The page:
There aren’t a lot of doctors like David Perlin, the highly accomplished and globally recognized biomedical researcher who runs the Center for Discovery and Innovation for Hackensack Meridian Health as its chief scientific officer.
But it’s not just his world-class smarts that sets Perlin apart — it’s his willingness to devote himself to the important (but far from glamorous) work of developing molecular insights and technologies to detect, combat and prevent deadly infections.
That may be changing.
The work of Perlin and other infectious disease specialists during the pandemic not only drew appreciation from others — it has spurred a new generation of scientific researchers to consider the field.
“I’ve been approached by numerous clinicians, physician scientists, Ph.D. scientists, master’s students and others who want to work with us,” he said. “We’re flooded with people. That’s a great problem to have — and that hasn’t always been the case.
“There was a long period of time where physicians didn’t want to go into infectious diseases because it was a poor-paying specialty. Now, across the board, there are many more people who are interested.”
Perlin said the interest in global health issues has never been higher.
“This is certainly a collateral benefit, if there could one for such a devastating disease,” he said. “Hopefully, we’ll have a resurgence and a bit of a renaissance in attracting really high-quality talent into the field.”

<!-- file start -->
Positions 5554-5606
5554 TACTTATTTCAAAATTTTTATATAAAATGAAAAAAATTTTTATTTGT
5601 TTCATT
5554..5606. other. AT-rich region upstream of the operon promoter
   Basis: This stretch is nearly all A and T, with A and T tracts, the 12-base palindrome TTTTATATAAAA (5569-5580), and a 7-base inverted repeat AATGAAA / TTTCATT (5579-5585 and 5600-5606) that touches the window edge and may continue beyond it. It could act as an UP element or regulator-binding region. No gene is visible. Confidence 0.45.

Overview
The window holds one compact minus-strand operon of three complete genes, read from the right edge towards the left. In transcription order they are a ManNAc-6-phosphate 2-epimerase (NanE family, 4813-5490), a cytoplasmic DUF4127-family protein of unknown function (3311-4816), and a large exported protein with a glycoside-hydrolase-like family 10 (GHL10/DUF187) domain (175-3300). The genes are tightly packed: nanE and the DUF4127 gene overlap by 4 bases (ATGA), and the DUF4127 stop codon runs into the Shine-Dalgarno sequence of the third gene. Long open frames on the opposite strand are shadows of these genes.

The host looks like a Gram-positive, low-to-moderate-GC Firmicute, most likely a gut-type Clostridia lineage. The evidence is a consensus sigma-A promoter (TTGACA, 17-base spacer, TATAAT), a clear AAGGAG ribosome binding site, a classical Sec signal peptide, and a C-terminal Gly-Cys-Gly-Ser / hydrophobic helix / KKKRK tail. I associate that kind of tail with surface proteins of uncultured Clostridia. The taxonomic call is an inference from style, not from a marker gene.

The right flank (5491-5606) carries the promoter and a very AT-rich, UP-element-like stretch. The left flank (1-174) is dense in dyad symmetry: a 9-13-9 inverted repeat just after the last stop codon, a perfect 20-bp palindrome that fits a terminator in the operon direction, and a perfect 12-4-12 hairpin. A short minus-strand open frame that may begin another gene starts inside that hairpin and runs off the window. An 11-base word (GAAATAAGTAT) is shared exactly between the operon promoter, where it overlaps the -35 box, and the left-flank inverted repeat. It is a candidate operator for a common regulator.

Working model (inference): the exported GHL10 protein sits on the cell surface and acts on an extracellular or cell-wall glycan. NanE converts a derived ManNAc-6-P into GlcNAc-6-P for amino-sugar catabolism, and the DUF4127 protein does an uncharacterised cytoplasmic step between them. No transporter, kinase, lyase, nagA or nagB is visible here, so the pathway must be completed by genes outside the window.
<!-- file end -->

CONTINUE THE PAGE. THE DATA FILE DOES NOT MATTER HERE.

That’s just the first goal, Perlin said.
The second? Eliminating the need for any at all.
Perlin is half-joking when he makes the statement, but there is an aspirational goal to it.
“Ultimately, all of us would love to do is put infectious disease specialists out of business,” he said. “Because, to do that, we have to prevent all diseases. I’d say for oncology, too. Wouldn’t we want to have prevented all cancers?”
The reality, of course, is that infectious diseases always will be with us.
Why Dr. David Perlin, winner of 2023 Sol Barer Award for Vision, Innovation and Leadership, feels discoveries will come faster in future. Click here for the story.
That’s why Perlin’s research emphasizes studies to diagnose and overcome high threat bacterial, fungal and viral infections in high-risk patients by exploiting insights obtained from molecular investigations of drug resistance, pathogenicity and host response to improve current therapies, and develop novel drugs and diagnostics.
His work, however, is not a long-term play. Perlin and others in his field get up each day wondering, ‘When’s the next big thing going to hit?’
“We have to,” he said. “We have to anticipate what the problem is going to be and develop countermeasures.
“So, fundamentally, we recognize that, each year, there’s a potential threat out there. What we have to do is have the technology, the know-how and the resources to be able to address these in real time. I think that’s really the key.
“CDI was created to fuse science into the clinic and do it in real time — meaning that patients could benefit from it at a point in time when it’s needed, not years later.”
That’s why, Perlin said, more doctors are needed in the specialty — one that suddenly is shining in a positive light.
“What COVID-19 did was drive a conversation that highlighted the important role that academic science plays in creating clinically important solutions,” he said.